If you are someone who has made the difficult decision to move your parent into a Texas nursing home due to his or her age and/or health condition, you probably worry that the nursing home may not be giving him or her the necessary care (s)he deserves. Sadly, you may have more cause for concern than you realize, especially if your parent suffers from dementia or Alzheimer’s disease.
Recently, an investigation of 15,000 nursing home facilities throughout America revealed that the staffs in many of them routinely administer antipsychotic drugs to their patients suffering from Alzheimer’s disease, dementia, and other illnesses and conditions for which such drugs are contraindicated. The top three drugs of choice for this illegal drug administration consist of the following:
In most of these situations, not only had no doctor ever diagnosed the patient with a disease or condition requiring antipsychotic drugs, but neither the patient nor his or her family knew that (s)he was being given such drugs. As to why these patients, most of whom suffered from dementia or Alzheimer’s disease, received these drugs, nursing home “caregivers” admitted that they calmed the patients and made them easier to control and handle. Elder rights activists have assigned the name “chemical restraints” to such practices.
Failure of governmental oversight
While the Nursing Home Reform Act of 1987 theoretically protects your parent and other nursing home residents from this and other types of abuse and neglect, the Centers for Medicare & Medicaid Services, the agency charged with enforcing the NHRA’s provisions, has failed to properly do its job. As an example, the CMMS issued a mere 7,029 citations for improper drug administration to nursing homes nationwide in a recent four-year period. And of these, it collected only 3 percent of the “mandatory” fines. Why? Because the CMMS concluded that the other 97 percent of nursing home patients illegally dosed with improper medications suffered “no actual harm.”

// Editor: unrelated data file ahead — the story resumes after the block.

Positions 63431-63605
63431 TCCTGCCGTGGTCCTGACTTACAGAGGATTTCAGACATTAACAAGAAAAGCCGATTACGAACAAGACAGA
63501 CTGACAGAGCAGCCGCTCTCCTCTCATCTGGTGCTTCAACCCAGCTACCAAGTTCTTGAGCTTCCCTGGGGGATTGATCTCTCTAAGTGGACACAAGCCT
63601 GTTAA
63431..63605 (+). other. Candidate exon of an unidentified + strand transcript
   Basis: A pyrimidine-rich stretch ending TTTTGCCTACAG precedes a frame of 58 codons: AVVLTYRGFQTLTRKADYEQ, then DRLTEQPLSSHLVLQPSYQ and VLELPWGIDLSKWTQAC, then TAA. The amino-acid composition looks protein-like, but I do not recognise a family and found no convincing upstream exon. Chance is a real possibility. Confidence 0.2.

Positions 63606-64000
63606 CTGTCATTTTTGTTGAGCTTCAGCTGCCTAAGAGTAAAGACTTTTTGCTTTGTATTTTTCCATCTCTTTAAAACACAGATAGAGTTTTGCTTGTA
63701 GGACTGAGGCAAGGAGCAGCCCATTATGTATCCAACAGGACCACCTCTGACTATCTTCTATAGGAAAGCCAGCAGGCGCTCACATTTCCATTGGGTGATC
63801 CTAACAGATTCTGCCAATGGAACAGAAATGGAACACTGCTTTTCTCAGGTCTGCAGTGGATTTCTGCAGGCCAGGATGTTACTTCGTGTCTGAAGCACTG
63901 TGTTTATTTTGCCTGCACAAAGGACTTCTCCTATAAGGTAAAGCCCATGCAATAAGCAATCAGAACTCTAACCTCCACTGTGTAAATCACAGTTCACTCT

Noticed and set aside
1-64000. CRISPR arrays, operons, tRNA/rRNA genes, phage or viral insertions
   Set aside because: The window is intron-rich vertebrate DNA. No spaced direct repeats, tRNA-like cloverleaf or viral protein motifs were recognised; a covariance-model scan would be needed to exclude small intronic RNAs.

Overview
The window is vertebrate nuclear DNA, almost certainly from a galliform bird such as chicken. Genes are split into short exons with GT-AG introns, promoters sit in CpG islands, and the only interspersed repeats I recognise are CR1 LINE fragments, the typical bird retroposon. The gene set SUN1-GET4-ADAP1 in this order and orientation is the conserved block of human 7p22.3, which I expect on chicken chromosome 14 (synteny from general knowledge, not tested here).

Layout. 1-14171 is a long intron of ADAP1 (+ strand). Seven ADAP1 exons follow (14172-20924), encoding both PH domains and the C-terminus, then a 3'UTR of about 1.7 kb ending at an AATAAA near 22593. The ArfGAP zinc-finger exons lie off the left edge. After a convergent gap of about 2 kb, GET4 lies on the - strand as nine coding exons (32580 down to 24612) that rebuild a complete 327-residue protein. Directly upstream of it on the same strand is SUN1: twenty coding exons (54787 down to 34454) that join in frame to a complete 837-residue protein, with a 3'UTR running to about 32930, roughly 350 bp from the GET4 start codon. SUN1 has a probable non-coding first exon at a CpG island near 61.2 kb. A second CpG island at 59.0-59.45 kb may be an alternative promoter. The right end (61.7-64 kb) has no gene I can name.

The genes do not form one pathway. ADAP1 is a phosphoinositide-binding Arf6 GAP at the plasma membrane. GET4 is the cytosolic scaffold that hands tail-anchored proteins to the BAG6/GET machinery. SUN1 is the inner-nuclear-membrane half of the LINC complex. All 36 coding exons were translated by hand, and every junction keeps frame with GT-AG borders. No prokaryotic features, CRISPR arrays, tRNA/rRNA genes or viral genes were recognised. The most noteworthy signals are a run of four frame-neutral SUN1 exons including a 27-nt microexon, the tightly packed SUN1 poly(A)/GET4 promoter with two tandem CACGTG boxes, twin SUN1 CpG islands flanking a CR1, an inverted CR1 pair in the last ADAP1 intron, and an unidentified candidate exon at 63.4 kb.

As a further example of the CMMS’s failure to do its job, it placed a moratorium several years ago on the Food and Drug Administration’s prohibition against administering antipsychotic drugs to Alzheimer’s disease and dementia patients.
This newly revealed chemical restraint practice among nursing homes puts you in the unfortunate position of becoming your parent’s watchdog and advocate, especially if (s)he no longer has the mental capacity to know what drugs the nursing home staff is giving him or her. Ask your parent’s doctor exactly what drugs (s)he has prescribed for your parent and why. Then ask your parent’s medication nurse(s) what meds (s)he gives your parent and why. Only you can determine whether or not the nursing home is chemically restraining your parent.